Mau-Mau is the derogatory name (though ironically, the most commonly accepted phrase of the rebels) for the Kenya Land and Freedom Army (KLFA) which waged guerrilla warfare against British colonialism in Kenya from the late 1940s, and reached its climax in the early 1950s until constitutional independence was achieved in 1963. To commit the disenfranchised black populace fully, the elite-leadership began by administering various types of oaths to the recruits in the late 1940s. In these ritualistic oaths, where various concoctions (that included water mixed with uncooked goat meat) were used among other paraphernalia, women's contribution is clearly evident. In these ritualistic oathing sessions, a person was solemnly made to swear that he or she would obey whatever the Mau-Mau war council told him to do; be it killing or joining others who were waging guerrilla warfare. Most importantly, he was to uphold the Mau-Mau secrets even to the point of death (interview Maceru 31/01/2014). Curiously, while the mundu-mugo (the oath administrator) who conducted the oath was clothed, his recruits were always forced to partake while naked. Was it a way of scaring the possible traitors that the curse would befall them? Was it a scaring gimmick? Considering that the Kenya colony was basically a Christian state, were these "Christian" combatants and oath administrators attempting to demonstrate the resilience of African religion amidst mass conversion to the new faith (Christianity)? Was it meant to go beyond the Holy Eucharist that was being administered in the European missionary churches?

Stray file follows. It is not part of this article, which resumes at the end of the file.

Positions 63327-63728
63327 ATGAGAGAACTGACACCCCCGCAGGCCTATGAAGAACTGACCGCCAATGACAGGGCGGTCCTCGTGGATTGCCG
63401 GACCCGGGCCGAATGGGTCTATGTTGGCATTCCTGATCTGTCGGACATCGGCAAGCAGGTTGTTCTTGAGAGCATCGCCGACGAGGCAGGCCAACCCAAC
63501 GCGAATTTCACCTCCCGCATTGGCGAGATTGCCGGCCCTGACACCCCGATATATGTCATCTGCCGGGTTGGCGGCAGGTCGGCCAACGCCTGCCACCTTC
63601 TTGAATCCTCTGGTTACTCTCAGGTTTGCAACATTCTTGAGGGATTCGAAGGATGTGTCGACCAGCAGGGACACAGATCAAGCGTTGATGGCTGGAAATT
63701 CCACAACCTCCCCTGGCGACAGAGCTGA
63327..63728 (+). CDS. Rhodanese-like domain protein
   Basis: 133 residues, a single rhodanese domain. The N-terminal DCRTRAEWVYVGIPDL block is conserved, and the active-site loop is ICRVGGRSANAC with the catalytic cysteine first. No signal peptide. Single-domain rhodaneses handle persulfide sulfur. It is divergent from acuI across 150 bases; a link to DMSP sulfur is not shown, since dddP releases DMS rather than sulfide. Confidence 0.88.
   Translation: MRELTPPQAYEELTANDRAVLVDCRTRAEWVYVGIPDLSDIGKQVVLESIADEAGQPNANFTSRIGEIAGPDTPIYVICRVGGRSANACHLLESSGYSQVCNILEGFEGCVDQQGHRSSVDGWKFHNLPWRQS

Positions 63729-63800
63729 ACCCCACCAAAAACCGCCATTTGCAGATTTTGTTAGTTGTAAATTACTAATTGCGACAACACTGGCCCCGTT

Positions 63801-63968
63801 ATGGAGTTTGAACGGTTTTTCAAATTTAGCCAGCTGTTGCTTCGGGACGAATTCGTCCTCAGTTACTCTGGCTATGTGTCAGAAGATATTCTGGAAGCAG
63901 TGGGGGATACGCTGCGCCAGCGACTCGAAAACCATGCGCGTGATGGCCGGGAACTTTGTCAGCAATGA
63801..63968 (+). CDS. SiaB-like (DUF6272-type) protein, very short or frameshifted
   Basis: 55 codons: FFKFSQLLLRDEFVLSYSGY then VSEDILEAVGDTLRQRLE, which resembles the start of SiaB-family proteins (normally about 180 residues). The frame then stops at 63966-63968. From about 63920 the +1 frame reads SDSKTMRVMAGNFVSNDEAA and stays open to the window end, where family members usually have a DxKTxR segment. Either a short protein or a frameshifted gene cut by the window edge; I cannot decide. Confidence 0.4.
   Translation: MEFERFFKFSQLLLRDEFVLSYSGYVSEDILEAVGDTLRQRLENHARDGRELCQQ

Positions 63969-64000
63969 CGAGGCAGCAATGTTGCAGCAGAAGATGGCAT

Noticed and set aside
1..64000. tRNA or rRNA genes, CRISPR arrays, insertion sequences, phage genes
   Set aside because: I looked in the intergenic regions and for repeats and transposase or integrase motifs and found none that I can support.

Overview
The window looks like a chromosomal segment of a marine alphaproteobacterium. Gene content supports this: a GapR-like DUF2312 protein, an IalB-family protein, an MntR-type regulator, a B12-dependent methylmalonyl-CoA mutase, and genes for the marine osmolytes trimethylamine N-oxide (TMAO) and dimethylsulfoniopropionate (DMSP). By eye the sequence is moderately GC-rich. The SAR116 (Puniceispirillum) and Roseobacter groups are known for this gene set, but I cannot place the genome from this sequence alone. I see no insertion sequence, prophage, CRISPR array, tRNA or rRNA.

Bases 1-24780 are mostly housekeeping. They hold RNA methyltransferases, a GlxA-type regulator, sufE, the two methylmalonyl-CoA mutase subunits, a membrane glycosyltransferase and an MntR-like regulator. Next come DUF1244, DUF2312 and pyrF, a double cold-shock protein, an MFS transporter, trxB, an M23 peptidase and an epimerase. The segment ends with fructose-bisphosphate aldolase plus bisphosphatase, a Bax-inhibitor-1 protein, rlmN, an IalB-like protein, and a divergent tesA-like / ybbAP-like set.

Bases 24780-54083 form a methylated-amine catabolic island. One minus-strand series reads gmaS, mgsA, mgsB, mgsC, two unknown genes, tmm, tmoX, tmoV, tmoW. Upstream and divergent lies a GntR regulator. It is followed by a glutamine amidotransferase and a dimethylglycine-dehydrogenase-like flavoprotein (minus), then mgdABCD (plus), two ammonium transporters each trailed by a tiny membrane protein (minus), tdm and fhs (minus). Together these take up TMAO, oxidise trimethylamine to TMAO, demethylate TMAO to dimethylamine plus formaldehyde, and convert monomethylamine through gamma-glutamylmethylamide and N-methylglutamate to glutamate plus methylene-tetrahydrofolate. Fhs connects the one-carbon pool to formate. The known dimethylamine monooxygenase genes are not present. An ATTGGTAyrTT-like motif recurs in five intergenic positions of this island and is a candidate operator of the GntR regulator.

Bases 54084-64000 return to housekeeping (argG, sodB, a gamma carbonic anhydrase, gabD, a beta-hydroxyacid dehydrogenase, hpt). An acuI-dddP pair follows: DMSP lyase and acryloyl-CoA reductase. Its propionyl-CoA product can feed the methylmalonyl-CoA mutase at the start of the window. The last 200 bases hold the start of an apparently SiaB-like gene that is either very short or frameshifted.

Critically important is the fact that both the church (mainly the Presbyterians and the Anglicans) and the colonial government teamed up to gallantly oppose the ritualistic oaths which were seen as blasphemous, mockery to the holy communion, foul, and indeed satanic. Considering the evangelical backgrounds of the two churches, the passionate dismissal of Mau-Mau rituals can be seen from that backcloth. At one stage, the two churches refused to allow children from families that were associated with the movement; a phenomenon which saw the Catholic Church gain numerically as it was open to everyone. In view of this, 24 senior lay and ordained church leaders from the Kikuyu nation of Kenya met in Nairobi, on 27 January 1954, and condemned Mau-Mau activities as a threat to peace that God gives freely (interview Matene 01/02/2014).They were led by the Hon. Muchohi Gikonyo, M.L.C., and the Hon. E.W. Mathu, M.L.C. This can be explained thus: